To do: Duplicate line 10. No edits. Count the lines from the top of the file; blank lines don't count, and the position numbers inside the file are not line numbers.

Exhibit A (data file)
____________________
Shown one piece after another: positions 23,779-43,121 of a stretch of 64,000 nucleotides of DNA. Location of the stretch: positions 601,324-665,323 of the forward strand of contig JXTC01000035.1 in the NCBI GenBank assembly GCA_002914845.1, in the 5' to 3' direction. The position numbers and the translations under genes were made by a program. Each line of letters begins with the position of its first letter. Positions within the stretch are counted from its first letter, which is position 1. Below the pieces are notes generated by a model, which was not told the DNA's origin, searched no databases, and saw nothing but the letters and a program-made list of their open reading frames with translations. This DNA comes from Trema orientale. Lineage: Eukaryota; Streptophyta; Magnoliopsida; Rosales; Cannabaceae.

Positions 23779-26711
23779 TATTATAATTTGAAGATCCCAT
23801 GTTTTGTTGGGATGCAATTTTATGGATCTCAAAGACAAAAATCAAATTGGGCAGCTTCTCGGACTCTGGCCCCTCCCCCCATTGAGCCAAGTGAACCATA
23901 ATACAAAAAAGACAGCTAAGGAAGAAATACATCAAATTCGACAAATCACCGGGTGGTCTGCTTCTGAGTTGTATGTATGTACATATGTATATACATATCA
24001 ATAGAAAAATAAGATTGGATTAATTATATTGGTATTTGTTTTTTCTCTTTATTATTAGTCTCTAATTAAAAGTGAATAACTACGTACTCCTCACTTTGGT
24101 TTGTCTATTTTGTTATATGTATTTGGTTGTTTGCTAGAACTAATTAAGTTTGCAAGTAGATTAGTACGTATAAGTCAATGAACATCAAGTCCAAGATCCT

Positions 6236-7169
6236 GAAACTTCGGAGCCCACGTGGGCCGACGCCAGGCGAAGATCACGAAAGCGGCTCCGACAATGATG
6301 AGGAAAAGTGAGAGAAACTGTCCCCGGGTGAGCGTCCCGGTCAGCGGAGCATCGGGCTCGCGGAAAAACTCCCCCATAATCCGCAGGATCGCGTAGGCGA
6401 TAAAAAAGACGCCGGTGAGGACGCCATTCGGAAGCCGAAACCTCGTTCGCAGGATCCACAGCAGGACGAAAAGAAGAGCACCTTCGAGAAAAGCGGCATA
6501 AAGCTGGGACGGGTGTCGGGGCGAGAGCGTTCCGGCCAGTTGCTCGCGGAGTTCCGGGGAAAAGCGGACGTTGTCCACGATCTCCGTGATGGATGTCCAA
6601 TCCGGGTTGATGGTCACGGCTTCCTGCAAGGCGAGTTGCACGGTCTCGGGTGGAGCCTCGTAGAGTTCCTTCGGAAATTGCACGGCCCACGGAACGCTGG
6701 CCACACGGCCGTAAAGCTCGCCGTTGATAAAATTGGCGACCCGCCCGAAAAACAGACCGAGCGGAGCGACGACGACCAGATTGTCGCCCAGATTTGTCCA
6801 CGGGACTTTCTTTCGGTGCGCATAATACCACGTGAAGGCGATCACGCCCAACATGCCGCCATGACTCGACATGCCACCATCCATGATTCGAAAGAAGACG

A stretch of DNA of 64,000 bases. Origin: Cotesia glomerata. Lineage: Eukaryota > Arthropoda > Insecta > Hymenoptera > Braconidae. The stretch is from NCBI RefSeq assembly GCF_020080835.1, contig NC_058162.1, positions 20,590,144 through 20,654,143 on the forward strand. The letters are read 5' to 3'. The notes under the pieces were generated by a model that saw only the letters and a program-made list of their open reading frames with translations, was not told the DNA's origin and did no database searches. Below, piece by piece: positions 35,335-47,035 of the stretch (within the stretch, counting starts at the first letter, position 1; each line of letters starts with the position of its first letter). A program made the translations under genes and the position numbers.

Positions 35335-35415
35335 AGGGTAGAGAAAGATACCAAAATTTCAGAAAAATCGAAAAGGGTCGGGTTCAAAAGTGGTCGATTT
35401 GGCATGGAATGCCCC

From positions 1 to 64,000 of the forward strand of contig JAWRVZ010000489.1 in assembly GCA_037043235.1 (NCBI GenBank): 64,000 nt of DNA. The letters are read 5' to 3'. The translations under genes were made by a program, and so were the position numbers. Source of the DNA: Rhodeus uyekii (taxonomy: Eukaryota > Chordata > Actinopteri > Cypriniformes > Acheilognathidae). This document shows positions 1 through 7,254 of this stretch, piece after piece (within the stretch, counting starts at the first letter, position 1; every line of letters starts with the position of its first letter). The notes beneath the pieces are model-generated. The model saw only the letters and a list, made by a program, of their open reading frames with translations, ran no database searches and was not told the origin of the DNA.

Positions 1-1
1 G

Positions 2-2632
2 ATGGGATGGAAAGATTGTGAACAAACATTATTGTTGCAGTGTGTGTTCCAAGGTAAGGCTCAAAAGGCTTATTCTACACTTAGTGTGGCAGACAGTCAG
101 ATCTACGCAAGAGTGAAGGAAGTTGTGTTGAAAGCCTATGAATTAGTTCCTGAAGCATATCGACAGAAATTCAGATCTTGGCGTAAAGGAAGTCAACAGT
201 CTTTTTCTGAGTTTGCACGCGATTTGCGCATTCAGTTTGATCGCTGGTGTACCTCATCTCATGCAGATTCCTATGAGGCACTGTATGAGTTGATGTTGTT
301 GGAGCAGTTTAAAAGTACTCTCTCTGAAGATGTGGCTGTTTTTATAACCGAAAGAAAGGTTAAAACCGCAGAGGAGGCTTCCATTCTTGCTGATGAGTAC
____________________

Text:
6301 AGGAAAAGTGAGAGAAACTGTCCCCGGGTGAGCGTCCCGGTCAGCGGAGCATCGGGCTCGCGGAAAAACTCCCCCATAATCCGCAGGATCGCGTAGGCGA